Fifty-sixth annual meeting of the American association of physicists in medicine
WE-F-16A-02: Design, Fabrication, and Validation of a 3D-Printed Proton Filter for Range Spreading
To design, fabricate and test a 3D-printed filter for proton range spreading in scanned proton beams. The narrow Bragg peak in lower-energy synchrotron-based scanned proton beams can result in longer treatment times for shallow targets due to energy switching time and plan quality degradation due to minimum monitor unit limitations. A filter with variable thicknesses patterned on the same scale as the beam's lateral spot size will widen the Bragg peak.
The filter consists of pyramids dimensioned to have a Gaussian distribution in thickness. The pyramids are 2.5mm wide at the base, 0.6 mm wide at the peak, 5mm tall, and are repeated in a 2.5mm pseudo-hexagonal lattice. Monte Carlo simulations of the filter in a proton beam were run using TOPAS to assess the change in depth profiles and lateral beam profiles. The prototypes were constrained to a 2.5cm diameter disk to allow for micro-CT imaging of promising prototypes. Three different 3D printers were tested. Depth-doses with and without the prototype filter were then measured in a ~70MeV proton beam using a multilayer ion chamber.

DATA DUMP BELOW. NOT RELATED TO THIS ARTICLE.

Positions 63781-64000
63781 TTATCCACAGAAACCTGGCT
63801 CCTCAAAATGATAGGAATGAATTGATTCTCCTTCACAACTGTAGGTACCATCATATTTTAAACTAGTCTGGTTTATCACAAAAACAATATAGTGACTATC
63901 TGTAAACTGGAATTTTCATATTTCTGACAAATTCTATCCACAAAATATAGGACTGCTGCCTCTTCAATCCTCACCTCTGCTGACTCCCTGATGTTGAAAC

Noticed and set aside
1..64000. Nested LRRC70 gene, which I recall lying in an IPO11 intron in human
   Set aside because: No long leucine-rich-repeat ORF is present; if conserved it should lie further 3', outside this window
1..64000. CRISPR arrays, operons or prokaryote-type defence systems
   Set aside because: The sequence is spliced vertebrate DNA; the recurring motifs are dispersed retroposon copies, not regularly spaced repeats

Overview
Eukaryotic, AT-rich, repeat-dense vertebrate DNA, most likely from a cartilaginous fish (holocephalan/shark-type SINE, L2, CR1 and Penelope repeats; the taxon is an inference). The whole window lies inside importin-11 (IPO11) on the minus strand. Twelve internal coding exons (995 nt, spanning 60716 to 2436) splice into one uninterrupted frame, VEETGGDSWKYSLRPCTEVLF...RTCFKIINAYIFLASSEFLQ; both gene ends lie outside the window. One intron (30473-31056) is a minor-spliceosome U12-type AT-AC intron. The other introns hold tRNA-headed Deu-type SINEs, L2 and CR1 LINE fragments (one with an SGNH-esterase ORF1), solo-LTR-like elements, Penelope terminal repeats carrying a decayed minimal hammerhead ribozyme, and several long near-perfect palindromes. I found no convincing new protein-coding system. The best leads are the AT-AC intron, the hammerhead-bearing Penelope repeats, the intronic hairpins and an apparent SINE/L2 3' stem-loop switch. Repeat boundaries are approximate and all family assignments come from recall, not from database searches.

The simulation results were consistent with design expectations. Prototypes printed on one printer were clearly unacceptable on visual inspection. Prototypes on a second printer looked acceptable, but the micro-CT image showed unacceptable voids within the pyramids. Prototypes from the third printer appeared acceptable visually and on micro-CT imaging. Depth dose scans using the prototype from the third printer were consistent with simulation results. Bragg peak width increased by about 3x.
A prototype 3D printer pyramid filter for range spreading was successfully designed, fabricated and tested. The filter has greater design flexibility and lower prototyping and production costs compared to traditional ridge filters. Printer and material selection played a large role in the successful development of the filter.